• Each encounter can have up to 8 enemies, but if more than 4 are shown at the same time, the game will crash. This could seem stupid, but it's not. If you think about some battles, like final battle (where we have 8 enemies), they are be shown scriptedly, it takes more sense
  • Each encounter has a clearly defined structure: first 8 bytes controls global aspects of the encounter, and the 120 remaining ones controls features relative to each enemy.
  • Each encounter has two cameras for the begining animation. The game will use one of them randomly, but I checked experimentally that the game will pick the first camera most of the times (for each 5 battles, the game will use the first camera around 4 times). That's why I called the first one "Main camera" and the second one will be the "Secondary camera".

Encounter Structure

As told you before, each 128byte block (from now on we'll simply call it "encounter"), has a defined structure. Each section from the 8th(included) refers to each one of the eight enemies defined. In other words, is divided in eight sub-blocks or "slots".

Here's what I have:

0x001Section 1: Battle scenario. The value here corresponds to the number in the a0stg???.x files (into battle.fs file). You have to convert it to hex
0x011Section 2: Flags to configure some battle parameters and it works like 8 binary flags (see below)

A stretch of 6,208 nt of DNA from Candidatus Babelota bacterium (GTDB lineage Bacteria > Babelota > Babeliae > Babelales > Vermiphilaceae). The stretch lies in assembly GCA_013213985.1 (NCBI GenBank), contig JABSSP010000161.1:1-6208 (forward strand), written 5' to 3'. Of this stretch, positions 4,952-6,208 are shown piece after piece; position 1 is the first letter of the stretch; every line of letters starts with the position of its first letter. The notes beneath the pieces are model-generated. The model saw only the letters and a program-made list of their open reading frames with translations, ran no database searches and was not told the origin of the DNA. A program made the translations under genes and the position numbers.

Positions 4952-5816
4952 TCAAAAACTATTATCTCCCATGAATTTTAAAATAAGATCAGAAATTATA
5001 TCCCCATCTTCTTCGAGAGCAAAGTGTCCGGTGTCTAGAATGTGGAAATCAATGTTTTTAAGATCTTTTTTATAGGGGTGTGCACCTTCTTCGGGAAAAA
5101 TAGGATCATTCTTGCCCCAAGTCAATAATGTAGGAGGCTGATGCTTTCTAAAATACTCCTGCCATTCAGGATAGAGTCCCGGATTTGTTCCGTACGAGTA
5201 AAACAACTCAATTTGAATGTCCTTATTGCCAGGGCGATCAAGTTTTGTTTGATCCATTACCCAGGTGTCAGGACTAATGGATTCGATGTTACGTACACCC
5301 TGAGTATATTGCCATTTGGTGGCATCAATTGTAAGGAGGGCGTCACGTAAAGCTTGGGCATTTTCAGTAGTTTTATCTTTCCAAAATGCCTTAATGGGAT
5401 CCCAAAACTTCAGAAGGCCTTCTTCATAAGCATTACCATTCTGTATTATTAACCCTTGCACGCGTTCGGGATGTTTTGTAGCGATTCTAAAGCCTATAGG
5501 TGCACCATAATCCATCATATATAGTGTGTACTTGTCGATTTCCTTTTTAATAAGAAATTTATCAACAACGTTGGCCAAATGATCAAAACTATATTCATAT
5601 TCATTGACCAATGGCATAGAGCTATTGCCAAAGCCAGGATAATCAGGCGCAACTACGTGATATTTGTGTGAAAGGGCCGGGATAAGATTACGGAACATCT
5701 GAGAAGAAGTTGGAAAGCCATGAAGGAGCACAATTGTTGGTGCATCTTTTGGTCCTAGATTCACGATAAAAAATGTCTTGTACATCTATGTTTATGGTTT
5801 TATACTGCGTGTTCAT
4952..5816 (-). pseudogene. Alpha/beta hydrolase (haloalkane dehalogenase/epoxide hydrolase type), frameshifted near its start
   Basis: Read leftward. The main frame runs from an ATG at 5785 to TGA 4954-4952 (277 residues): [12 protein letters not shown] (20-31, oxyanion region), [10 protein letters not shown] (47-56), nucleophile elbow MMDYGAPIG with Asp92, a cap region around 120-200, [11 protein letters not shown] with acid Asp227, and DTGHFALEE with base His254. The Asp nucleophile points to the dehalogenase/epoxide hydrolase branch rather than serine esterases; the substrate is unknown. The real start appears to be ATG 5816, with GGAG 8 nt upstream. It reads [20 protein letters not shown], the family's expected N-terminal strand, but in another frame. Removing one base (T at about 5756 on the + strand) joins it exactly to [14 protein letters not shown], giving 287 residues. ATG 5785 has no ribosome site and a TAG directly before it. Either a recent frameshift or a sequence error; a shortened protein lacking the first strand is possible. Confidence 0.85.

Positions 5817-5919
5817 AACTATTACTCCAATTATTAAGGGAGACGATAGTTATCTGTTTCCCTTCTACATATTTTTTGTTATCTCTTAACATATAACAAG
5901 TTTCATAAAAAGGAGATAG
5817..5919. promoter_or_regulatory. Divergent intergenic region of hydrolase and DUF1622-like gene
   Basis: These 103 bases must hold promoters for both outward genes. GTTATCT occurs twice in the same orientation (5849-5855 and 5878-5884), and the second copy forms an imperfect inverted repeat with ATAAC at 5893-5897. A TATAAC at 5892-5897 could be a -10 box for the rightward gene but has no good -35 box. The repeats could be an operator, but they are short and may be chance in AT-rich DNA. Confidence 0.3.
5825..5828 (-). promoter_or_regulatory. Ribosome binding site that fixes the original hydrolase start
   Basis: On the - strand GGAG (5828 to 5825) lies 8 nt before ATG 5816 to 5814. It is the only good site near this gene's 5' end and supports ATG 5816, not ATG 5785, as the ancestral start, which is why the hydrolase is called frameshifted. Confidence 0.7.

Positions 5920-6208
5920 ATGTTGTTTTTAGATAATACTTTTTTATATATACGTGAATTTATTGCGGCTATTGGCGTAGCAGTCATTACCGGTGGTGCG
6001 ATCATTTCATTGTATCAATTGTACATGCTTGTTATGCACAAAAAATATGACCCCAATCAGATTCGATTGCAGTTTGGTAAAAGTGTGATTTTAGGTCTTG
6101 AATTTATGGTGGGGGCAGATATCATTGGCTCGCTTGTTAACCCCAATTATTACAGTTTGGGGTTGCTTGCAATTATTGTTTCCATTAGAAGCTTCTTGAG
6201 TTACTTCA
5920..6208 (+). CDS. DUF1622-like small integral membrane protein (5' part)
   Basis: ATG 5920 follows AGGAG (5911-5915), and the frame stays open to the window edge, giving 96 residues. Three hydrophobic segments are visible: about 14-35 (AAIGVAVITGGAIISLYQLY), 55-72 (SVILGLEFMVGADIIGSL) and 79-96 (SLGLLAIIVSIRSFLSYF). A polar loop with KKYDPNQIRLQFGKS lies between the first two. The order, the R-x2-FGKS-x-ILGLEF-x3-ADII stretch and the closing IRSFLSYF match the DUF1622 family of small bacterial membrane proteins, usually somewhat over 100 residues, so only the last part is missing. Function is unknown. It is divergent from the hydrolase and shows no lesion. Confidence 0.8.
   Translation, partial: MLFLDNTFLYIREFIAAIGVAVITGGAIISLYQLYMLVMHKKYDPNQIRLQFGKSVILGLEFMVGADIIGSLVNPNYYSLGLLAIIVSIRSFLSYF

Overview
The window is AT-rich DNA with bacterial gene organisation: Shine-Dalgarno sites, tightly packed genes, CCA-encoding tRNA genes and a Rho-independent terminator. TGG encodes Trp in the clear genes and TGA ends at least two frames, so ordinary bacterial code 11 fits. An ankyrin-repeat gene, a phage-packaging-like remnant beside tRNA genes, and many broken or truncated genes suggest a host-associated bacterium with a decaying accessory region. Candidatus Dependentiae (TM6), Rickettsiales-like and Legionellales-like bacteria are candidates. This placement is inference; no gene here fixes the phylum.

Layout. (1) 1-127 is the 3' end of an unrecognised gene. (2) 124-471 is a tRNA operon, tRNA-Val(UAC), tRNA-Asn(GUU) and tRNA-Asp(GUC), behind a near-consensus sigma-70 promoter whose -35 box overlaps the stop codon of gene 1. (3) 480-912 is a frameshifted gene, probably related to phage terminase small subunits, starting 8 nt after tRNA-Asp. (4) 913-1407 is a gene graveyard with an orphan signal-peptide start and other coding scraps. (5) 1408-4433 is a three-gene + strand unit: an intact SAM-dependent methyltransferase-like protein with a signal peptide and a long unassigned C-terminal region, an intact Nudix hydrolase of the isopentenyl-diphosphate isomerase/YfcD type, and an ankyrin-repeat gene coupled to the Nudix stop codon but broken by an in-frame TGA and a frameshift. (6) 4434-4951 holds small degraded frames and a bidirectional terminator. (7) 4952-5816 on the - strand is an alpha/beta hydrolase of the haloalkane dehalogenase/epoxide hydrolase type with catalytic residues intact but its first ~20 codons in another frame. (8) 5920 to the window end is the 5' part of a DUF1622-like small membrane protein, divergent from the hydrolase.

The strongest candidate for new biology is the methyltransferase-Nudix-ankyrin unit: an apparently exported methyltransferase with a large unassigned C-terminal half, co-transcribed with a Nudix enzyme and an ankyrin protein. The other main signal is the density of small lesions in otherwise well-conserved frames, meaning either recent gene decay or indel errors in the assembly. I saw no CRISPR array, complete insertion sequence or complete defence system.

0x021Section 3: Main camera animation.  This is for the battle entrance animation (when the party and the monsters appear). (See below about cameras)
0x031Section 4: Secondary camera. Works exactly the same as the main camera, but this one will be used less frecuently.(See below about cameras)
0x041Section 5: Hidden enemies. Hides an enemy for each bit in the byte.  Also works like 8 binary  flags. An activated flag means that this enemy is hidden (see below for "enemy flags")
0x051Section 6: Not Loaded enemies. Show the enemies that are been actually fought. Loaded enemies will attack you. You can attack them, though. Also works like 8 flags. An activated flag means that this enemy is not loaded.(see below for "enemy flags")
0x061Section 7: Not Targetable enemies. Show the enemies which will apear in the target window. Careful with this, if you put untargetable enemies battle will never end. Also, loaded enemies will attack you even if they are not targetable, so be careful again. Once more, this section works like 8 binary flags. An activated flag mean that this enemy is not targetable. (see "enemy switches" too)
0x071Section 8: Enabled enemies. This section will specify which enemies will be loaded at the begining of the battle. Even if there's only 1 or 2 enemies, you can enable more enemies through enemy AI scripting(See this video to see what I mean). Also works like eight binary flags. An activated flag means that the enemy is enabled. If an enemy is not enabled, the 3 previous sections will be ignored. See below for enemy flags.